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MSU Denver students in the Fire and Emergency Response Administration program benefit from applied lessons and experience from local fire department personnel.

Lessons from London

Our interview with a former fire investigator and current faculty member on ways homeowners can protect themselves.

June 16, 2017

By Tim Carroll

With the tragic recent fire in London, we turned to MSU Denver lecturer in the Fire and Emergency Response Administration and former fire investigator Kevin Hammons. He gives us an insider’s perspective on how fire investigators work to determine cause and protect homeowners.

What parts of the investigation happen immediately and what needs to wait until the building is fully extinguished and secured?

Intelligence gathering can begin immediately. That would include a review of the building plans, inspection records and applicable codes. The fire investigators might also want to review past emergency service responses to that location and, most importantly, witness statements from residents escaping from the structure.

An inspection of the fire scene would be dependent upon a structural/environmental hazard assessment, permissions from the AHJ (Authority Having Jurisdiction), and consent for investigators to enter from the property owners.

Denver lecturer in the Fire and Emergency Response Administration and former fire investigator Kevin Hammons provides real-life insight into prevention and containment of fires.

How is the origin of the fire determined? Does fire always behave consistently in how it progresses through a building?

The area of fire origin and, when possible, point of fire origin are determined via an evaluation of the fire effects – e.g., smoke patterns, fire patterns and melting of materials. Fire effects are identifiable, as they are based upon the laws of fire dynamics. Nonetheless, fire effects are a part of the larger picture evaluated along with building design, as-built construction, structure contents and witness statements.

ow much does the construction and design of a high-rise building play into its level of safety during a fire incident?

Building design and construction are important factors affecting a fire’s growth and spread. The use of a structure and its fuel load (contents) are also important factors in any fire-spread analysis. Consequently, building and fire codes have been promulgated with the primary goal of life-safety. Since building materials, techniques and utilizations constantly change, the codes are updated on a regular basis in order to keep pace with the life-safety challenges. High-rise buildings can sometimes present fire and evacuation problems that are unique to those types of multifamily dwellings.

Students in the Fire and Emergency Response Administration program at MSU Denver watch a controlled burn to learn more about fire science.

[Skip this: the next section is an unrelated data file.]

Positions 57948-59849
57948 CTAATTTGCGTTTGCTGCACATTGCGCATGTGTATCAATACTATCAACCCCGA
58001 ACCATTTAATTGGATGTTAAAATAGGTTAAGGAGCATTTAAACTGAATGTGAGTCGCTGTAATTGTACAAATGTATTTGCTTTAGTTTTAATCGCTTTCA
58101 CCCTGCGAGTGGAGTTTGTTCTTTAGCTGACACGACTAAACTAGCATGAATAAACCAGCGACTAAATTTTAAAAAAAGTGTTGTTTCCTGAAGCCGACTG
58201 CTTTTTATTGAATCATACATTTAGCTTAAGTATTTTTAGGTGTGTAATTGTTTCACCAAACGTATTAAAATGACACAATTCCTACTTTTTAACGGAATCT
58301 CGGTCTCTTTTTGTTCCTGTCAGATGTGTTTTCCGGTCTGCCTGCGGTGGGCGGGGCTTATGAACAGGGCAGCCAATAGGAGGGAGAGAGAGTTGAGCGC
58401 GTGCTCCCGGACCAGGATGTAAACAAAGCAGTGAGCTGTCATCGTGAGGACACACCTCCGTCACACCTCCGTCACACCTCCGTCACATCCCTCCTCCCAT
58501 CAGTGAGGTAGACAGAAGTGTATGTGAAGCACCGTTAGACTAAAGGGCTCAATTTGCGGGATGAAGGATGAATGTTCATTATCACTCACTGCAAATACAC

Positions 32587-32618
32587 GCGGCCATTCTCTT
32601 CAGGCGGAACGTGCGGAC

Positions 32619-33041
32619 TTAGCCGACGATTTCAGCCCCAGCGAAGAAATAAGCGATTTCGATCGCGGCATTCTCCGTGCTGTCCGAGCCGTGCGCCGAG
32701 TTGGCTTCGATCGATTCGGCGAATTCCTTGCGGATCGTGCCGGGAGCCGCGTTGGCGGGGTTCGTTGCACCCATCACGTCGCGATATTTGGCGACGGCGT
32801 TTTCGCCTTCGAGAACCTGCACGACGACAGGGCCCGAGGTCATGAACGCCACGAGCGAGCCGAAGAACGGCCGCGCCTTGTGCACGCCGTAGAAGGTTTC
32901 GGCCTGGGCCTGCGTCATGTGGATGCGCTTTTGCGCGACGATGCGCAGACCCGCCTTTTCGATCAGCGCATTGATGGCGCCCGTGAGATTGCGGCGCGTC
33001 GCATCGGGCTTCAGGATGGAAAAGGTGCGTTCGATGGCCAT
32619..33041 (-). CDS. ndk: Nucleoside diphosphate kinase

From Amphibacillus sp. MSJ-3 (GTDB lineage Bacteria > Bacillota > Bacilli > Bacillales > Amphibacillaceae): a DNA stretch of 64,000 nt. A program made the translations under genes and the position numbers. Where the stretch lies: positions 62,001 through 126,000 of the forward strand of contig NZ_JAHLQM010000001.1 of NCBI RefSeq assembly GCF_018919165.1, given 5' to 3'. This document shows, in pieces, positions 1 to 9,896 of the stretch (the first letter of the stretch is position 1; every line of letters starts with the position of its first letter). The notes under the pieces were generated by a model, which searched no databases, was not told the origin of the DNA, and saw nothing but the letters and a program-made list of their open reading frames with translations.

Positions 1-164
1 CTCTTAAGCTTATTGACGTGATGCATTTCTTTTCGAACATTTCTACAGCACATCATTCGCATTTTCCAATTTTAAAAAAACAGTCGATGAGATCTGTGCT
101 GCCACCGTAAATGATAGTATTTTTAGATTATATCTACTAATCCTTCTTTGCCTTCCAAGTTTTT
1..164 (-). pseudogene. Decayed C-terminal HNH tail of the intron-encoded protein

Is it wrong to assume that a newer building is safer? Do fire codes vary from city to city or country?

Assumptions are prone to pitfalls. Many older buildings were well constructed and have stood the test of time. However, each structure is unique and must be judged on its own merits … or lack thereof. Codes do vary from city to city and state to state. Colorado is a “home rule” state, and each AHJ may adopt the codes that best serve its population. In lieu of local codes, the state codes may apply.

With rising apartment and home rental costs in Colorado and nationally, people are turning to higher density living arrangements. What should people do to protect themselves and their families? 

Everyone should choose the home that best suits his or her lifestyle. Likewise, people should do their homework to learn which code set applies to their dwelling, and which life-safety features are indispensable within it. Families should have a plan and test it periodically to ensure everyone consistently knows what to do. When events like the apartment fire in London happen, use them as a reminder to review the basics of fire safety:

  • According to a National Fire Protection Agency survey, only one-third of Americans have both developed and practiced a home fire escape plan.
  • On average, seven people die in U.S. home fires per day.
  • Cooking equipment is the leading cause of home fire injuries, followed by heating equipment.
  • Smoking materials are the leading cause of home fire deaths.
  • Three out of five home fire deaths in 2010-14 were caused by fires in homes with no smoke alarms or no working smoke alarms.
  • Working smoke alarms in reported home fires cut the risk of dying in half.
  • When smoke alarms fail to operate, it is usually because batteries are missing, disconnected or dead.

This summer, MSU Denver’s Fire and Emergency Response Administration program is offering a class in community risk reduction for fire and EMS students on Saturdays from 8:30 a.m.-noon. 

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